The AP's serve in the Kansai branch (English speaking, covers all of the Kansai region) and had an investigator there who speaks English but is from China. I went on a split with one of them, because my companion and the other AP had to go to the Eki to pick up investigators. We taught this guy (Harrison, the investigator from China) lesson one with Ricky, President McIntyre's son who's home for Christmas. This guy was very science oriented, but also very nice and loves the missionaries. It was a fight to get him to pray, but eventually he agreed to do it by repeating the AP's words. He didn't want to pray to something he didn't believe. I also made a funny observation during that lesson. I've taught lesson one three times in Japan, watched the restoration video twice: both times in Chinese. Chinese people are everywhere and are very open to listening to us.

And like I said, we met with the bishop last night. Great guy. He speaks fluent English too so have of it was in English. This ward does have a long way to go in terms of missionary work though. They now have four pairs of missionaries working in it, so we really need their help.

Then after that, we threw a surprise birthday party for Karekara Shimai who serves in Akashi, lives in Kobe. Yes, the McIntyre's were there, face cookie and all. It's too bad I just missed my birthday. You only get a face cookie if you're in Kobe so it's a rare occasion. That was so much fun though. We really got to see the McIntyre's as just a family. They are so young! I think every mission president should be as young as he is. Seeing him interact with his sons and joke around with the missionaries really just made them feel like family. He makes us work, but he also loves to have fun and I think that's so important. Sister McIntyre was also talking smack, because sports taikai is this week and she says she is really good at dodgeball....I can't even imagine. President McIntyre also formally invited us (The AP's, Office Elders, Kobe Sisters, Me and my companion, and the Akashi sisters) to Christmas dinner at his house. He said we will be watching Toy Story 3. Yeah, he's ridiculous. I can't believe how lucky I am to have this as my first area. This Christmas will be great, I'm sure. I love their family, they're just great people, all of them.

I guess that's all I have time for.

Just know that I'm well. Thanks for everything and have a good week!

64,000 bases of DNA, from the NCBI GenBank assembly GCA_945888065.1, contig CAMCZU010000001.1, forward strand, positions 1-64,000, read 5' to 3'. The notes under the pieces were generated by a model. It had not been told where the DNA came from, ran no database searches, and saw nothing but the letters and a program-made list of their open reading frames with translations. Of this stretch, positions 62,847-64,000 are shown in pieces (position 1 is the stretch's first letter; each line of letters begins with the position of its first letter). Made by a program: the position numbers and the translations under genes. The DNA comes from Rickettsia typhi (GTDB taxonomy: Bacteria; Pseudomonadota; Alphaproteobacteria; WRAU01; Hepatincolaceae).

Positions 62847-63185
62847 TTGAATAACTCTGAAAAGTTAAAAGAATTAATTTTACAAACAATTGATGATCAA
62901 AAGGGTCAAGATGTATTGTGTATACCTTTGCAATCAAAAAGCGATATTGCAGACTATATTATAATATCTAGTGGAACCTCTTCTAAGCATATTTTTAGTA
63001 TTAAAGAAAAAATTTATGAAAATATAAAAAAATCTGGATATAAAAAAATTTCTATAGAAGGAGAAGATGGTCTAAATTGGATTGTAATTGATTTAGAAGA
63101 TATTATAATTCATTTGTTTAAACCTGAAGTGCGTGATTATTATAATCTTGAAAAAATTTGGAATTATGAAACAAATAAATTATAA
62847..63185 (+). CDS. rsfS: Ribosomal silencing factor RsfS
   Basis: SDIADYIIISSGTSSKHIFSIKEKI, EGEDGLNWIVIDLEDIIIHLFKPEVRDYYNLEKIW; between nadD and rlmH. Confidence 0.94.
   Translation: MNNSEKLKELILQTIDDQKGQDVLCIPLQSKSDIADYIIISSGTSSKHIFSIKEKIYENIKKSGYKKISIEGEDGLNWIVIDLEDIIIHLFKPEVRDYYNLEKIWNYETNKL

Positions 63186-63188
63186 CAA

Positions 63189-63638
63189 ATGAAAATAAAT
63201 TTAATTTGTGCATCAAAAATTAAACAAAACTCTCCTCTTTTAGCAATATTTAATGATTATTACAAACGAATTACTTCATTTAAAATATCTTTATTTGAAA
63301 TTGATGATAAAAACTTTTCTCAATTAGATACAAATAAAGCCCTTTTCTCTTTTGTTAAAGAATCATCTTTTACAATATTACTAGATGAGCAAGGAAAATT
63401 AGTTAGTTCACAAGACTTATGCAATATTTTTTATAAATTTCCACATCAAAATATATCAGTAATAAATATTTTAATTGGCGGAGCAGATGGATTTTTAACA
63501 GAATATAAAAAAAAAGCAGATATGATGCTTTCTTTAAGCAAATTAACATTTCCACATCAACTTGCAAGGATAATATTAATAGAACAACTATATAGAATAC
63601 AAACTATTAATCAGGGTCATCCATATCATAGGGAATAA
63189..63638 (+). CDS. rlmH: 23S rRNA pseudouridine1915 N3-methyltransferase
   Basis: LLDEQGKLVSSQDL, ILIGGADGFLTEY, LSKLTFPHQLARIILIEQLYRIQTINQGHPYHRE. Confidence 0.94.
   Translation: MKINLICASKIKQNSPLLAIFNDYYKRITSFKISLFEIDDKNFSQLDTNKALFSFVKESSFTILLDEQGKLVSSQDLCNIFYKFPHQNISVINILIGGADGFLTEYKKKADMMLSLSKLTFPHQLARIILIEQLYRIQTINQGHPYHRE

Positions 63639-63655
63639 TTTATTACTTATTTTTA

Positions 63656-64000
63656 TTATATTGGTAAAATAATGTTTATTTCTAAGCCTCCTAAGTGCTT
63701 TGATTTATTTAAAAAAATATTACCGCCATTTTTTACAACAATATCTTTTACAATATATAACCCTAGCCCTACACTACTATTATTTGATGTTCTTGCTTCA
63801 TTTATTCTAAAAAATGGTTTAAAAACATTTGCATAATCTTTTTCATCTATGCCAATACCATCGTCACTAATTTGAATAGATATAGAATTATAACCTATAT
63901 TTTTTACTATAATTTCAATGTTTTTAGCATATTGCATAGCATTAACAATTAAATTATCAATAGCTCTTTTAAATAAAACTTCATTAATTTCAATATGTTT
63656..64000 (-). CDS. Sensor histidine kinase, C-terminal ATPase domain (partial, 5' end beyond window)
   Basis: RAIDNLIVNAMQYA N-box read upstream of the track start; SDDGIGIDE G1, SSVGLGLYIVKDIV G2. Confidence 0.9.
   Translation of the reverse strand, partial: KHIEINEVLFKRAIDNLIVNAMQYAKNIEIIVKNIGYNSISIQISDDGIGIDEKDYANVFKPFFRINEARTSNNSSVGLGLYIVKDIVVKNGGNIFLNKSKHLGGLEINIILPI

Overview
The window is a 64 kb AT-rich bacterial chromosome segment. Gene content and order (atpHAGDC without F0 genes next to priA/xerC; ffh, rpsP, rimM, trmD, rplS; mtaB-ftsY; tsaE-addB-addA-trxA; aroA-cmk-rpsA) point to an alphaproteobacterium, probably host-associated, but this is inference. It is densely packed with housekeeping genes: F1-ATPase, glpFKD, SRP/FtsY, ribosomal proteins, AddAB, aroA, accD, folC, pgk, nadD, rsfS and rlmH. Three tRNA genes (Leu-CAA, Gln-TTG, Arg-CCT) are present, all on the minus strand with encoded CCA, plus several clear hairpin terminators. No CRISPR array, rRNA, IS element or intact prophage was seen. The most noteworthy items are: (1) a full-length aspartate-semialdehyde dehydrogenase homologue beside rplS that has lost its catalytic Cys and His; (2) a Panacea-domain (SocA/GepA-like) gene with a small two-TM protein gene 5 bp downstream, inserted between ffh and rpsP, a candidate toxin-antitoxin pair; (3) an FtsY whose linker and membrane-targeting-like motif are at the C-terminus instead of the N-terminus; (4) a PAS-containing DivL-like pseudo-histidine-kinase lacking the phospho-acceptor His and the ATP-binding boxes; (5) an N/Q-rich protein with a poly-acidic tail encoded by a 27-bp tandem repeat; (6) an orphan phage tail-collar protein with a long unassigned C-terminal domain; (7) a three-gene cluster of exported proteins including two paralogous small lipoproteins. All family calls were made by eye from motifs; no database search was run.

Friday, December 17, 2010

I'm being blogged

Here's a post about my arrival in the mission field on my mission president's blog:



Hello again!

Today is my first p-day from the field. Any guesses as to where I am? Here's some space to think about it:


I'm still here at the honbu, no I'm not an AP or an office elder. We're actually technically opening a new area. Before, the office elders and AP's and one pair of sisters were responsible for proselyting in the Kobe area but they were lucky if they had one hour a week to proselyte so they added to two elders to this area. Wajima Shimai also stayed here with Shields Shimai so there are two new missionaries currently being trained at the mission headquarters. Apparently we are the first new missionaries to be trained in Kobe since 1996. It's very rare that I get to see all that happens in the mission headquarters and be close to the office couple and the mission president. It's a great opportunity. I get to see all that happens in the mission from a distance and I get to look at the area board and baptismal record everyday. I know what everyone in the mission is up to. Plus, it's a great area! When you get your mission call, you wonder what Kobe is like, but in reality the chances of actually serving here are slim. It's very strange that I'm in the Kobe mission and Kobe is my first area.

My companion is Elder Bowman from Twin Falls, Idaho. He is a very hard worker. He has six months left in his mission. I live in the apartment (right under the church, which is right next to the mission home, which in's all the same building) with the AP's and the office elders. We don't buy groceries, we give money to the office elder and they go to Costco to take care of it.

It's a huge city! I went to Iluminariae last night and it was a madhouse. You have to wait about two hours to walk through it. It makes for pretty good dendo. I had a great conversation in English with a couple who are Japanese but do business in Taiwan and speak Mandarin and English fluently.

We've met a ton of foreigners. We plan on teaching Musa from Africa this week and came in contact with people from Haiti, China, Malaysia, and Europe.

Another great thing about Kobe is the church is big here too. There's an English speaking branch that covers the entire Kansai branch. About 50% of them are black and dressed in their Sunday best (very different from Utah Sunday best) to church. Sometimes I forget that I'm in Japan. I see Americans all the time and our apartment is very western style.

So what have I been up to? Well, this is a new area so naturally we've spent most of our time finding. Finding is necessary, but I've quickly realized that finding is the not glamourous part of missionary work that you never hear about. It's tough. It's basically impossible for me to make a natural conversation. Whenever I stop people, all I know how to say is that I'm a misisonary and they immediately run away. I'm doing my best to remain positive and have confidence that I will get better.

Who have we found? We spend most of our time in Sanomiya (I sent you a picture from there last time) the really tokai part of Kobe. OUr first investigator we found who is coming to FHE tonight is Naoki. At first glance I thought he was a woman. When my companion stopped him, I wondered why he was talking to him (we have sisters in Kobe so we're not allowed to stop women). He had shoulder length purple hair, a knee length furry coat, black painted fingernails, and a shiny silver, black, and purple purse. He said he was an "artist" so how knows what he does. He seemed very open though and definitely needs the gospel.